Natural gas futures gapped the previous session’s close on the opening on Monday, but remained inside Friday’s wide range. The price action suggests there was bullish weather news over the weekend – just enough to underpin the market, but not enough to resume the uptrend.
The potentially strong move follows a sell-off on Friday that was fueled by profit-taking ahead of the weekend and on the uncertainty over the length of the expected reprieve from the oppressive heat this week.
At 09:47 GMT, September natural gas futures are trading $3.987, up $0.073 or +1.87%. This is still down from last week’s multi-year high at $4.165.
Spot Prices Tumble, Additional Supply Coming
Also pressuring prices late last week was a 12.5 cent drop in Natural Gas Intelligence’s (NGI) Spot Gas price.
Additionally, some sellers are reacting to the possibility of additional supply over the short-run. According to NGI, Texas Eastern Transmission Co. (Tetco) notified shippers ahead of trading Friday that it had received approval from federal regulators to return its 30-inch diameter system to full operating pressure, with capacity expected to increase by roughly 0.5 Bcf/d starting in the coming week.
Bespoke said the move by Tetco would “have some impact on Henry Hub pricing specifically.” However, the firm doesn’t see the restored capacity “significantly affecting the supply/demand balance,” and anticipates a return of upward pressure on prices in August.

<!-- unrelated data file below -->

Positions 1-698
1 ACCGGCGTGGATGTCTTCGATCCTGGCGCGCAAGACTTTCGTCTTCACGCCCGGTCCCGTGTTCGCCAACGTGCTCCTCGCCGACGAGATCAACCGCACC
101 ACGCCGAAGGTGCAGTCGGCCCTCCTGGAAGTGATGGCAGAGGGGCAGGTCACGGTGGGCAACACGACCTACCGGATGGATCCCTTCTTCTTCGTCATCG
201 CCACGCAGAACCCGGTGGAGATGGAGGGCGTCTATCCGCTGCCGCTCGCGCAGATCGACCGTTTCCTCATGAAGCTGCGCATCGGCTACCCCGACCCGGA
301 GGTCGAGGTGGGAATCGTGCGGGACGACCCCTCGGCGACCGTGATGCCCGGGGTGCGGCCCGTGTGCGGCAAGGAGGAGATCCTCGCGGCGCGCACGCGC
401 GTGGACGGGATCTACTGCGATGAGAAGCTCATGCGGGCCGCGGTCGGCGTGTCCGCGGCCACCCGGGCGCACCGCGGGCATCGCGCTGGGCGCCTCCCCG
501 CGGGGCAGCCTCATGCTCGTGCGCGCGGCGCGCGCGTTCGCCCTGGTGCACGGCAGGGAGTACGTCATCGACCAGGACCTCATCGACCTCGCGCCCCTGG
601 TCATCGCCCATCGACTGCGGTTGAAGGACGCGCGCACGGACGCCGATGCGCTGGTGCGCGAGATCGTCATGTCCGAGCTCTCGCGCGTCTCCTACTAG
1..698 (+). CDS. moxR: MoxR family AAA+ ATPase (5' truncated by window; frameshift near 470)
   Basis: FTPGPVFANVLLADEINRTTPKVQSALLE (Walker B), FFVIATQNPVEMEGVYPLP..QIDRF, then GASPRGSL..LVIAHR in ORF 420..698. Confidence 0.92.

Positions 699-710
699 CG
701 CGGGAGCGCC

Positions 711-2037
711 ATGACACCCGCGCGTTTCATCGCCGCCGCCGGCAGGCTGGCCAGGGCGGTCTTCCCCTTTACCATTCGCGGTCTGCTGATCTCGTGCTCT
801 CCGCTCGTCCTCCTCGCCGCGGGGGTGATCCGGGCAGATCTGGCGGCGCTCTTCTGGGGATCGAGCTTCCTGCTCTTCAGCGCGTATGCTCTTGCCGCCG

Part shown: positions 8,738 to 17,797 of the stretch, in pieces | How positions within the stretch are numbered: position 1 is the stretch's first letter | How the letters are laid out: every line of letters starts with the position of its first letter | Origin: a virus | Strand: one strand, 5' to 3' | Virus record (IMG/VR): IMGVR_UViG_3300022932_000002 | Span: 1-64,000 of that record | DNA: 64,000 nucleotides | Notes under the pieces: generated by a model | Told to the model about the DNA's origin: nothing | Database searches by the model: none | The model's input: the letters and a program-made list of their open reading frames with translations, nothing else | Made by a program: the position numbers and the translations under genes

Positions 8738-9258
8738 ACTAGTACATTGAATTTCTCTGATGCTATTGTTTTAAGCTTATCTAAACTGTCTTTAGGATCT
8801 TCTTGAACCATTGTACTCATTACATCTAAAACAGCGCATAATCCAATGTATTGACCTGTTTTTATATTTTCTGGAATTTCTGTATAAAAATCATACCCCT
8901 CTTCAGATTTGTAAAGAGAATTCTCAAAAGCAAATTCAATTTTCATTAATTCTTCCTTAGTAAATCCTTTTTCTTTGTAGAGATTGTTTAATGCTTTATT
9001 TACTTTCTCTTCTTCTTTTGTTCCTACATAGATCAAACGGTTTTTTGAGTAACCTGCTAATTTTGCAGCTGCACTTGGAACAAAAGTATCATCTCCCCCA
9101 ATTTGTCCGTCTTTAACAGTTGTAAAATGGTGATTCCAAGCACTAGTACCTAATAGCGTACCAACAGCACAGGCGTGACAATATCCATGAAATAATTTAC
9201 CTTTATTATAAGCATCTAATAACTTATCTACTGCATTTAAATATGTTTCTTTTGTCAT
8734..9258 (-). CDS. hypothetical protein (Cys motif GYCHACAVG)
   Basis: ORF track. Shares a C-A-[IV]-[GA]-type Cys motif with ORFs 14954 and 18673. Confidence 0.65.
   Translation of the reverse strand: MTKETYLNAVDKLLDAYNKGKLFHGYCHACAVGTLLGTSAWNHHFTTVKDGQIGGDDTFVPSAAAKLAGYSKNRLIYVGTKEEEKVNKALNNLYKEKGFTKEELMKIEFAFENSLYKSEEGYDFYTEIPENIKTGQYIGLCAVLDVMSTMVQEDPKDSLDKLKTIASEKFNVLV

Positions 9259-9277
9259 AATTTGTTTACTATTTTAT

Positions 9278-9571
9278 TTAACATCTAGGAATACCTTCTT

Production Steady, Robust Levels of LNG Export Activity
Production estimates held around 91.5 Bcf on Friday, shy of the 93 Bcf or higher that Bespoke has said may be needed to keep pace with demand that has been driven by both domestic cooling needs – particularly in the drought-stricken West – and robust levels of liquefied natural gas (LNG) activity. LNG feed gas volumes consistently approached 11 Bcf over the past week, putting export activity near capacity levels.
Despite last week’s weak performance at the end of the week, a bullish government inventory report reinforced concerns about supply/demand imbalance and the specter of anemic storage levels ahead of winter.
This combined with low production and strong LNG exports are enough to underpin prices or even make it attractive on dips, however, unless these fundamentals suddenly jump higher, the market is not expected to rise much above last week’s high unless the hot weather returns.
At the start of the week, the market is looking for the return of heat August 6-11, but today’s midday report could fuel an early start to the rally if its sees the hot temperatures returning earlier than expected.